“This is an official announcement,” the voice on the radio said, soft and syrupy, the sort of voice that vaunted the merits of margarine or washing power. The idiots! What were they thinking? This was no time to convince. There was a distant crackling and the woman hesitated – he could have sworn he heard her swallow – then she continued. “You have five minutes.”
The soothing music resumed.
The trite melody infuriated him. If he’d been in charge of the programme, he’d have used the urgent tick of a clock. Or better still, the raging blows of a hammer on steel sending fiery sparks arcing in the dark.
Tense and uncomfortable, he shifted in his tiny hideaway under the stairs trying to shake out the cramps in his legs without upsetting the plastic plate that sat in his lap. The plate had a long string of numbers and letters printed around one side that began HMG: Her Majesty’s Government.
He leaned forward and sniffed the bacon, keeping a respectable distance. It smelt deceptively good. Why the hell had they chosen bacon? It was one of his favourite foods. He’d have liked some for breakfast with a couple of poached eggs and a slice of toast or two, but money was scarce and government stock-pilling had sent bacon prices soaring sky-high. Wishful thinking, of course, such fare was hard to come by, since the hostilities had started.
“For those who don’t wish to wait,…” Did the woman’s voice catch on the word ‘wait’? Or was it his imagination? “… you have been issued a portion of special bacon…” The radio crackled yet again, engulfing her voice.
He stared at the single rasher. It seemed harmless enough, lying there alone on the plate, cold now, but crispy still. The sort of thing you’d willingly eat between two slices of buttered bread.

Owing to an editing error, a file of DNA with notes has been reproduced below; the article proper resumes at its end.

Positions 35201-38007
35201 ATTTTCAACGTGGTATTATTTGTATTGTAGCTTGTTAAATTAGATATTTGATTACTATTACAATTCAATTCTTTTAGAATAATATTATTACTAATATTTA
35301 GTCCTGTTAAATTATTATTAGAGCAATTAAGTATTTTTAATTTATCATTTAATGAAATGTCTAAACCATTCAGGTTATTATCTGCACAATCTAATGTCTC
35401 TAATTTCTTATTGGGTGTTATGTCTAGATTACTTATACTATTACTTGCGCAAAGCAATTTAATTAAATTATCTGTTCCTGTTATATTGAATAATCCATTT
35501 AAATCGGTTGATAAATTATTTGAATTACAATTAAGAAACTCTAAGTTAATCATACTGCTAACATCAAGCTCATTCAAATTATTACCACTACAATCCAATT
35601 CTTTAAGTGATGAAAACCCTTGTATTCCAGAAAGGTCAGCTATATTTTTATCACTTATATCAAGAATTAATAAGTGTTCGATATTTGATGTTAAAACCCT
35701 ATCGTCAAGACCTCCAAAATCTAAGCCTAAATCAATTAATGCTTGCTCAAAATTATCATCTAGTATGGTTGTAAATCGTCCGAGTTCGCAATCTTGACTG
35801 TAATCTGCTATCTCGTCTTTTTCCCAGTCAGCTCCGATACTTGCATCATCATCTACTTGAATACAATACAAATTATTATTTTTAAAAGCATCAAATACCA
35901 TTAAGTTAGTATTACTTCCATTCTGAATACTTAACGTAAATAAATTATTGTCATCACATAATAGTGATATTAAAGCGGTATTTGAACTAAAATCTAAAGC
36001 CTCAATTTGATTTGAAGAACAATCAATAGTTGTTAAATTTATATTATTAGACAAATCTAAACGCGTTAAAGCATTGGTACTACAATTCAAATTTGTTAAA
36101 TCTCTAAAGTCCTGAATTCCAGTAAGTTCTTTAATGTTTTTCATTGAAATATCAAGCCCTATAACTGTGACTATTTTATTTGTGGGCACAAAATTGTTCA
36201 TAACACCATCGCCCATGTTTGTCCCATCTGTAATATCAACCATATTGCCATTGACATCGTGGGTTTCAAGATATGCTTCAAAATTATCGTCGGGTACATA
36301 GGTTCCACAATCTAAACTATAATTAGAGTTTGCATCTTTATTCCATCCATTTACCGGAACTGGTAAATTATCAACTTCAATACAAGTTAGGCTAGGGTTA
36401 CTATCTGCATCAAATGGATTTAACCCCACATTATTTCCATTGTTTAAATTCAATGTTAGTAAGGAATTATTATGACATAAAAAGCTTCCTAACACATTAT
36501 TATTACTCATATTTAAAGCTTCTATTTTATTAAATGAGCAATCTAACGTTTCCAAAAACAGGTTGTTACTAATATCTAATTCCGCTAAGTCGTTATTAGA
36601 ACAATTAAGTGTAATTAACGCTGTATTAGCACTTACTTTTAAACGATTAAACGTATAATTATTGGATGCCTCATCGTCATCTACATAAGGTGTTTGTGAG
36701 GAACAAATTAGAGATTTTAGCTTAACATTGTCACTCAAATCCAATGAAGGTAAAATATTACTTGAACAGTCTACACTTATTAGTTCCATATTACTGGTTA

“Four minutes,” the woman reminded him, her voice drained of all colour now.
Beads of sweat formed along his hairline and trickled down his face, stinging his eyes. His hand hovered over the bacon. Should he? Try as he would, he couldn’t bring himself to touch the damn thing. Surely it would be better to decide for himself and not wait? Yet he couldn’t.
“Three minutes,” the woman said as if she were a machine.
He closed his eyes, or maybe they were already closed, and tried to recall his life. Wasn’t that what one did at such a time? Nothing came. All the happy moments had fled with the bad, leaving only a numb silence.
“One minute,” the voice droned.
“What happened to ‘two’? God damn it, woman, what’s the hurry?” he shouted. The sound of his own voice, wild and willful, startled him as it resonated in that recess, stirring up dust as it passed. He coughed, then almost choked.
And still the rasher of bacon lay there, heavy in his lap, taunting him… You’re such a coward, it sneered. Can’t even take your own life in your hands.
“Five seconds,” a barely audible voice whispered, only to be cut off abruptly by raging static.
Clenching his fists, he forced his eyes open and awoke with a start. The poisoned bacon had remained untouched and the world had not ended, not this time.